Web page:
A love of sweets must run in my blood. Back in Kenya my grandfather worked in a sugar cane factory, boiling up vats of syrup bigger than a fully-grown wildebeest. He even knew syrup temperatures without having to use a sugar thermometer. My grandad’s passion for cooking with sugar led him to become one of the best sweet makers and teachers I’ve ever known.

My other grandfather was head chef to one of the most well-known sugar merchants’ in East Africa. He’d rustle up the most spectacularly orange chickpea flour fudge and be ready to teach anyone willing to learn. Being just a tot when he passed away, my mum passed on his wonderful recipes to me.

Indeed, the very nature of both my grandfathers’ livelihoods depended on the sweet stuff, which is why I put my love of sugar down to it pumping through my veins.

What the fudge?

These diamonds of sweet fudge have a delicious, crumbly and chewy texture from the ground cashew nuts. Laced with ground cardamom and vanilla extract, floral undertones are created beneath a creamy layer of white chocolate. As soon as you take a bite, the fudge begins to melt on your tongue and a burst of subtle flavours take over. Bliss.

Elaborate Indian sweets like jalebi (orange spirals soaked in syrup) and mohanthal (chickpea flour fudge) are abundant, but the beauty of burfi (the type of milk fudge we’re making today) is that it’s one of the simplest, yet most wonderful sweets to make at home. You can even do it in the microwave.

The world of Indian sweets is a vast ocean of colours, flavours, textures and smells. The law of making Indian sweets is that it’s not possible to skimp on the sugar, milk and ghee (clarified butter).

From burfi to rasmalai (sweet paneer dumplings in milk), dairy is the second most important component to whipping up a batch of treats. Heavily reliant on ever-revered cows and buffalo for producing milk, Indians love using it for sweets.

I have an ambivalent relationship with Indian fudge. This sweet pushes my ‘crave’ button at the strangest times. When I take a bite, I’m a chubby six-year old, asking my parents if I can be treated to a trip to Leicester at the weekend.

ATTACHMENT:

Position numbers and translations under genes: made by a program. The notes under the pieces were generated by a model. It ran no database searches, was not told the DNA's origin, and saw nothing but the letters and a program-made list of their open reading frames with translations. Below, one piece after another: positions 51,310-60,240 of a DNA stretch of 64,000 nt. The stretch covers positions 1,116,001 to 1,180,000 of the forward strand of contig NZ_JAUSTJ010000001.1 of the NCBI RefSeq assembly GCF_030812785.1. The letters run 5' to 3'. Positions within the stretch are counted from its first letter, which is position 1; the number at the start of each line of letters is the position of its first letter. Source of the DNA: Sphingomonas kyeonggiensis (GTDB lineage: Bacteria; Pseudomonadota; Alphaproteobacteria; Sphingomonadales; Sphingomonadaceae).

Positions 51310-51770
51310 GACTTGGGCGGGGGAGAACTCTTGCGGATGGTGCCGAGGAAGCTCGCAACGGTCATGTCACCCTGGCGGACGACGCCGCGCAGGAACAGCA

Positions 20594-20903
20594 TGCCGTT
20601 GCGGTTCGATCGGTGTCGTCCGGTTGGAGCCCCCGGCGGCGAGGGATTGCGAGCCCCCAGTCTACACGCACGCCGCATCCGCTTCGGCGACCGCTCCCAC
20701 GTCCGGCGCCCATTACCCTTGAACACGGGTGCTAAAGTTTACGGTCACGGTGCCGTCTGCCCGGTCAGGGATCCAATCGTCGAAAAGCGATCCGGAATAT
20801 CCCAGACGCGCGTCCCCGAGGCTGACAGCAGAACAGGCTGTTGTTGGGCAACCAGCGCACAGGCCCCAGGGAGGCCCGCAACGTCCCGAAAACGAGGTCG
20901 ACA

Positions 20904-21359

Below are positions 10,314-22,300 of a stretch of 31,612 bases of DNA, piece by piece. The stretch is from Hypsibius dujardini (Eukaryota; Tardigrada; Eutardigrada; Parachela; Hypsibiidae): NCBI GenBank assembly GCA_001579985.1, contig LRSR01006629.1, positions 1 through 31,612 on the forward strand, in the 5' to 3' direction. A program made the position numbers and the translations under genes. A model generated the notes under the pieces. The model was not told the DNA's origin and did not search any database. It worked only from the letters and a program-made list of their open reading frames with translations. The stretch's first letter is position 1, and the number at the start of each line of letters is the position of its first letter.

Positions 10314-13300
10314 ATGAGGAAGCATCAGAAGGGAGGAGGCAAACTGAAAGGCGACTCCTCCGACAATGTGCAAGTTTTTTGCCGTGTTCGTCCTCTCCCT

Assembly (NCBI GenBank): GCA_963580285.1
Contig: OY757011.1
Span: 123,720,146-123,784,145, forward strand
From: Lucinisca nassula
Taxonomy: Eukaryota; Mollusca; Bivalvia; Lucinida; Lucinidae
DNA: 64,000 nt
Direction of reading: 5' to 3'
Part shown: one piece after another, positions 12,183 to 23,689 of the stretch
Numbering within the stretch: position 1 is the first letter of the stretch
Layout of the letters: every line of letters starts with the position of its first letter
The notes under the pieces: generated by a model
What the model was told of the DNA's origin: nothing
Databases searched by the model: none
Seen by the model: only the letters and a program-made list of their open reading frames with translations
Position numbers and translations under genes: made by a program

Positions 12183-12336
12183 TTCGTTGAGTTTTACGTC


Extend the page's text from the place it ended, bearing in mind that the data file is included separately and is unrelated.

I remember visiting Leicester’s famous mile of pure Indian indulgence at Diwali time. Bright and colourful lights illuminate the route to beautiful sari shops, aroma-filled restaurants and of course, those bustling sweet shops.

Skipping to the Indian sweet shop is still something I love to do. Their vast arrays of treats in every colour and flavour you can imagine stir happiness inside me.

At the shop, the entire process is similar to buying a pick-n-mix; first you select which sweets you’d like (I usually go for the brightest colours), the shop assistant will box them up in a beautiful package, weigh them and then charge accordingly. Pretty diamonds of cashew nut fudge, along with chocolate and coconut varieties will almost always make an appearance in my box of goodies.

Cashew Nut and White Chocolate Burfi

Ingredients:

600g ground cashew nuts, (coarseness depends on your taste)
200ml water
250g sugar
1 tsp coarsely ground cardamom seeds
2 tsp vanilla extract
1 tsp oil
100g white chocolate

Set aside a 12 inch cake tin greased with the 1 tsp of oil

Method:

1. Bring the sugar and water to boil in a large heavy based pan until the sugar syrup thermometer reaches 115°C/soft ball stage.

2. Quickly and carefully add the ground cashew nuts, vanilla extract and cardamom seeds. Mix together until the mixture resembles a non-sticky dough.

3. Place this mixture in the greased pan and smooth the surface as much as you possibly can because you are going to cover with chocolate. I use a hot metal spoon to get a completely flat surface. Cool overnight, but not in the fridge.

4. Melt the chocolate over a bain-marie and cover the set fudge with the melted chocolate. Smooth over and allow to cool at room temperature, until the chocolate sets.

5. Cut the chocolate fudge into diamond shapes or any other shape you may wish to. Decorate as you wish. I used sugar flowers and edible glitter.

 

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